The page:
This Week in Bitcoin: The Hunt for the Next Bitcoin Intensifies: Well, that just happened. What happened? Let’s see: crypto penny stocks mooning. Centralized banking coins mooning. Long forgotten alt bags and even abandoned projects languishing on Cryptopia mooning.
Basically everything that wasn’t bitcoin mooning, bringing with it a new wave of zealots and maximalists, convinced that their coin is The One True Coin to lead the impoverished out of the wilderness and into Lamboland. Welcome to another week in bitcoin.
Moon Rockets: Now Leaving Hourly
As the meme on 4chan’s /biz/ messageboard runs, “He missed bitcoin. He missed ethereum. Surely he won’t miss [insert shitcoin]”. There was a lot of FOMO flying about this week, as “investors” (okay, gamblers) piled into the next thing that was going to make them filthy rich, or at the very least provide an easy 2x before they dropped it like a stone and moved onto the next 2x thing. It’s hard to define the point at which we hit peak silliness this week.
Was it when Tron, a platform with no product and no code, reached a $16 billion valuation?
Was it when pre-mined Ripple’s founder became the 15th richest man in America?
Or was it when heavily shilled ICO Dadi was found to have plagiarized half of SONM’s white paper and engaged in shady practices, only for some investors to shrug “Meh, it’s only got a $30 million cap. Can probably still make 300% if I flip it quick”? Even by crypto standards, this week’s been a weird one – and that’s before we get to discussing body suits that can mine cryptocurrency.
This Week in Bitcoin: Now in Podcast Format
On Friday, the first edition of the new Bitcoin.com podcast launched, hosted by Matt Aaron. You can listen to the debut show using the embed link below. In just six minutes, it neatly summarizes this week’s big talking points and is the perfect primer on bitcoin for anyone who was too busy to read all the articles we went to the trouble of writing this week. Future editions of the podcast will be longer: look out for the show dropping every Friday moving forward.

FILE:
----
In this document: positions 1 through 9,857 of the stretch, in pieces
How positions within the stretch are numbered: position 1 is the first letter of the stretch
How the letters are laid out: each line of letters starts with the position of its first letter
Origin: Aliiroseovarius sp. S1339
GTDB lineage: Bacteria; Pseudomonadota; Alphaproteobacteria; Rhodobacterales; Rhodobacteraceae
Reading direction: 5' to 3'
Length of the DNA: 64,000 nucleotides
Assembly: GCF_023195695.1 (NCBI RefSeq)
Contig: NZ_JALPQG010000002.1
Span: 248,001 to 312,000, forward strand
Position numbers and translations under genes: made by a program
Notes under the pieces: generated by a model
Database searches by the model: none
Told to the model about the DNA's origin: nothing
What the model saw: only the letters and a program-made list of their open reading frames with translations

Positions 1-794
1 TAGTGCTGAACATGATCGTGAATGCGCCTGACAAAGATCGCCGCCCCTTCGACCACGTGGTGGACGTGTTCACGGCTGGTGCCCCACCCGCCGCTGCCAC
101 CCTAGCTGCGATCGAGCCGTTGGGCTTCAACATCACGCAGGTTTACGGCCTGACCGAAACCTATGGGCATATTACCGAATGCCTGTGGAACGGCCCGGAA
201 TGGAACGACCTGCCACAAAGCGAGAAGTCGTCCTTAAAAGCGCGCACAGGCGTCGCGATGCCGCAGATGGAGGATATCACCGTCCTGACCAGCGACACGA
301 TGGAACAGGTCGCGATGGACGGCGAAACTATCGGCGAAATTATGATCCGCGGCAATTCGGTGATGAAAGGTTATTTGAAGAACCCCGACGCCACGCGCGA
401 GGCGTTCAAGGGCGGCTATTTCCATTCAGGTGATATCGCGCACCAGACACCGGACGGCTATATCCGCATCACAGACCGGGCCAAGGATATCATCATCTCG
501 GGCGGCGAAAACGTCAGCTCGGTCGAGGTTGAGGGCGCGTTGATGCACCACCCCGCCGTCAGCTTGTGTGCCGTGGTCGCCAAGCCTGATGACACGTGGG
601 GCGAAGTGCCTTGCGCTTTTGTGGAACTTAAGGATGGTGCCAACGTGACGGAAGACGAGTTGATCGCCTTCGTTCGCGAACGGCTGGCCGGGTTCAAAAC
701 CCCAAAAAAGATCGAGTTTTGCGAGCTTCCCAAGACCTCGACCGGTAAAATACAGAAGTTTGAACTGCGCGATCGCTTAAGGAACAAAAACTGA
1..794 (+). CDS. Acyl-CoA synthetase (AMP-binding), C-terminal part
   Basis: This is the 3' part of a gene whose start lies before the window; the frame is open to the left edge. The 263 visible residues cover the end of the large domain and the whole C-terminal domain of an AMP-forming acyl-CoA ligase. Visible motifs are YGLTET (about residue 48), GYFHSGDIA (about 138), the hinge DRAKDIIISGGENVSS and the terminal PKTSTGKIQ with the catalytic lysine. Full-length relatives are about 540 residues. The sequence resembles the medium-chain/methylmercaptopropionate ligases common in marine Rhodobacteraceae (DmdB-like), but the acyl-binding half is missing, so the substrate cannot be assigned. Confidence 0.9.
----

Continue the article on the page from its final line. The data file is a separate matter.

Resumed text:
Fickle Ripple and the Big Freeze
Everyone had a lot to say about ripple this week: we certainly did, detailing the token’s rise and rise, as well as examining the rumors that Ripple can freeze accounts. Ripple’s army of believers had a lot to say too, in the comments, on social media, and anywhere else they could make their voices heard. The week was sealed with Eric Wall examining ripple and its “one simple trick” in his trading column yesterday.
The week began with everyone still talking about ripple and whether, on bitcoin’s 9th birthday, it could overtake bitcoin to create The Rippening, but Stellar – developed by former Ripple cofounder Jed McCaleb – has also been on a roll. Then again, what hasn’t? There’s going to be a lot of people smarting when all these vaporwares and shitcoins crash and burn, but while bitcoin idles, silly season is showing no sign of letting up.
Ride the Lightning
Bitcoin might not be making headlines with price moves right now (save for a bounce on Tuesday when it emerged that Peter Thiel had bought a bunch), but infrastructure developments were in the news. Off-chain scaling is getting closer following successful trials of the Lightning Network. Elsewhere, Venezuela released more details of its national cryptocurrency, the Petro.
A government crypto tethered to barrels of oil complete with its own white paper, coming soon? We truly are living in the upside down.
This week’s most popular stories concerned the fall of Bitconnect, which has been wounded but still stumbles on, for now, and a man whose Ledger Nano was cleaned out using an ingenious but dastardly reseller scam. As usual, there isn’t space to delve into the remainder of this week’s most fascinating stories, such as Korean crypto exchanges poaching bank workers or the bitcoin effect causing Japan’s GDP to grow.
See you next week for more highlights, including first word on whether all these newcomers succeed in finding “the next bitcoin” they’ve been searching for in crypto’s bargain bins.
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